DPP-4 inhibitors

A new class of medications called DPP-4 inhibitors help improve hemoglobin A1C results without causing hypoglycemia. They work by by preventing the breakdown of a naturally occuring compound in the body, GLP-1. GLP-1 reduces blood glucose levels in the body, but is broken down very quickly so it does not work well when injected as a drug itself. By interfering in the process that breaks down GLP-1, DPP-4 inhibitors allow it to remain active in the body longer, lowering blood glucose levels only when they are elevated.

DPP-4 inhibitors do not tend to cause weight gain and tend to have a neutral or positive effect on cholesterol levels. DPP-4 inhibitors include:

  • Januvia® (sitagliptin)
  • Onglyza® (saxagliptin)
  • Tradjenta® (linagliptin)

Combination oral medicines

Combination oral medicines put together different kinds of pills. They include:

  • Glucovance® (glyburide and metformin hydrochloride)

Diabetes pills and insulin

Your doctor might ask you to take insulin and one of these diabetes pills:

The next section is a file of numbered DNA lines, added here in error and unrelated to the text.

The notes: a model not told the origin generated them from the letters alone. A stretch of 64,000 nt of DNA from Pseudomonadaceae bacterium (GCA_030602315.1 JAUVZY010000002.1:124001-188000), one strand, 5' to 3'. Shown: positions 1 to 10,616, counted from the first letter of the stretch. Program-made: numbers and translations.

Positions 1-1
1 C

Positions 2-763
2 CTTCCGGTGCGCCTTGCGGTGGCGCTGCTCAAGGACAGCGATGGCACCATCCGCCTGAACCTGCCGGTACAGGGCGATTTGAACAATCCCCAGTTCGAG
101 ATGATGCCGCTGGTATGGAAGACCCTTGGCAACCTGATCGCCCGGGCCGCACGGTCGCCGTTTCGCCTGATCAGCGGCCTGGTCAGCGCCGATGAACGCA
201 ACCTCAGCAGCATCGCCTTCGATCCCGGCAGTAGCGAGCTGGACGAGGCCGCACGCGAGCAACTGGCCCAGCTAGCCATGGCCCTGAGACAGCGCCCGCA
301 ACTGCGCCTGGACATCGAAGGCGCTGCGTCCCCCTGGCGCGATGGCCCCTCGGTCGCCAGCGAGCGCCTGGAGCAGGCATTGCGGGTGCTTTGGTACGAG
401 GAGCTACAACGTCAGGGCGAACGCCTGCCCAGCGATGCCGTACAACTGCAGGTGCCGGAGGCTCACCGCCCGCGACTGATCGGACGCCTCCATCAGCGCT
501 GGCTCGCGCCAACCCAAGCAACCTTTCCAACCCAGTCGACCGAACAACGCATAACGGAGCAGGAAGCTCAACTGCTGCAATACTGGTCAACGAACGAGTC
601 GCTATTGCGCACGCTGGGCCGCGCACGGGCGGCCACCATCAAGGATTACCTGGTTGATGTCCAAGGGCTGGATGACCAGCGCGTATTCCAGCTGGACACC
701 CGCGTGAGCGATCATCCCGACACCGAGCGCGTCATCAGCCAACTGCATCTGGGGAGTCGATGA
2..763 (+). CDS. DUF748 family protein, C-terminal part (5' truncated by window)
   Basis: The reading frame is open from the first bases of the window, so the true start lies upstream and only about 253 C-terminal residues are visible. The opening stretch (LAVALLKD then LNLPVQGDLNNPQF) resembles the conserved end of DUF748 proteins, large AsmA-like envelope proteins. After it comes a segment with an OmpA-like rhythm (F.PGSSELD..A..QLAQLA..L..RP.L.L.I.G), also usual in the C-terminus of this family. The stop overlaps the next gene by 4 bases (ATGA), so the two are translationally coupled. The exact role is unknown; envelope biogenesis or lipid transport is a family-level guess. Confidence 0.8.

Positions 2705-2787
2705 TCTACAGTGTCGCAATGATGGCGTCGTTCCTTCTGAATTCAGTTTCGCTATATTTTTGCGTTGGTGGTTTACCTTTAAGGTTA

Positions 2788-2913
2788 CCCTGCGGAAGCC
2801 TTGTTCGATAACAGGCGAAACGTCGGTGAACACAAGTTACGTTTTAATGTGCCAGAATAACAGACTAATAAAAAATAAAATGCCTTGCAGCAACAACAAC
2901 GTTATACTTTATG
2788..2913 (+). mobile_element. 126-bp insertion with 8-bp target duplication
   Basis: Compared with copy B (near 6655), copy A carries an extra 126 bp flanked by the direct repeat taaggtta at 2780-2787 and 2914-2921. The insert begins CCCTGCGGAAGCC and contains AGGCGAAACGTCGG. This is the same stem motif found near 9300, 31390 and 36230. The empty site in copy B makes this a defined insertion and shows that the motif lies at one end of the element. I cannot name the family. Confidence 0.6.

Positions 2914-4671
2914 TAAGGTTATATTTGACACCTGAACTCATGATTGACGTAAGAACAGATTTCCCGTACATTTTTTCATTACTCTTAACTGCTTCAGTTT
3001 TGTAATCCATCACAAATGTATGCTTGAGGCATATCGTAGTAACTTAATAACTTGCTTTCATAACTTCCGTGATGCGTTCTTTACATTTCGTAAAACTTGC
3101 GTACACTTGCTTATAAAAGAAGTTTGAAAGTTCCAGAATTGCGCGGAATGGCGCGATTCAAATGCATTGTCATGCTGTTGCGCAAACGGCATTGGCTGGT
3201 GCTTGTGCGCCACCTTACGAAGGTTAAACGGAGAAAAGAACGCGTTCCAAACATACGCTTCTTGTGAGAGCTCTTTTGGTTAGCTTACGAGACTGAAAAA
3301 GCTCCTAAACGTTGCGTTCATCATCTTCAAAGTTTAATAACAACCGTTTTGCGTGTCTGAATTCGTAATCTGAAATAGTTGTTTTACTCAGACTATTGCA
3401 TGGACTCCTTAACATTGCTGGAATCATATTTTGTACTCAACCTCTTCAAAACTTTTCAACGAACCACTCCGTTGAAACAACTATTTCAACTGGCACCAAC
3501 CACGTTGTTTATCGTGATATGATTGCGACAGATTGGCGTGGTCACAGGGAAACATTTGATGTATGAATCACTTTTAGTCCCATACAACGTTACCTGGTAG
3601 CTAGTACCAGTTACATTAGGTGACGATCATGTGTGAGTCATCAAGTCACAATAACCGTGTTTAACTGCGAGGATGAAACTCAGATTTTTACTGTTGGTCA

• A sulfonylurea
  • Metformin
  • Pioglitazone

How do I know if my diabetes medicines are working?

Learn to test your blood glucose levels. Ask your doctor or diabetes teacher about the best testing tools for you and how often to test. After you test your blood glucose, write down your blood glucose test results. Then ask your doctor or diabetes teacher if your diabetes medicines are working. A good blood glucose reading before meals is between 70 and 140 mg/dL.

Ask your doctor or diabetes teacher about how low or how high your blood glucose should get before you take action. For many people, blood glucose is too low below 70 mg/dL and too high above 240 mg/dL.

One other number to know is the result of a blood test your doctor does called the hemoglobin A1C. It shows your blood glucose control during the past 2 to 3 months. For most people, the target for hemoglobin A1C is less than 7 percent.


Reference: National Institute of Diabetes and Digestive and Kidney Diseases (NIDDK)

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This information is for general educational uses only. It may not apply to you and your personal medical needs. This information should not be used in place of a visit, call, consultation with or the advice of your physician or health care professional.

Communicate promptly with your physician or other health care professional with any health-related questions or concerns.

Be sure to follow specific instructions given to you by your physician or health care professional.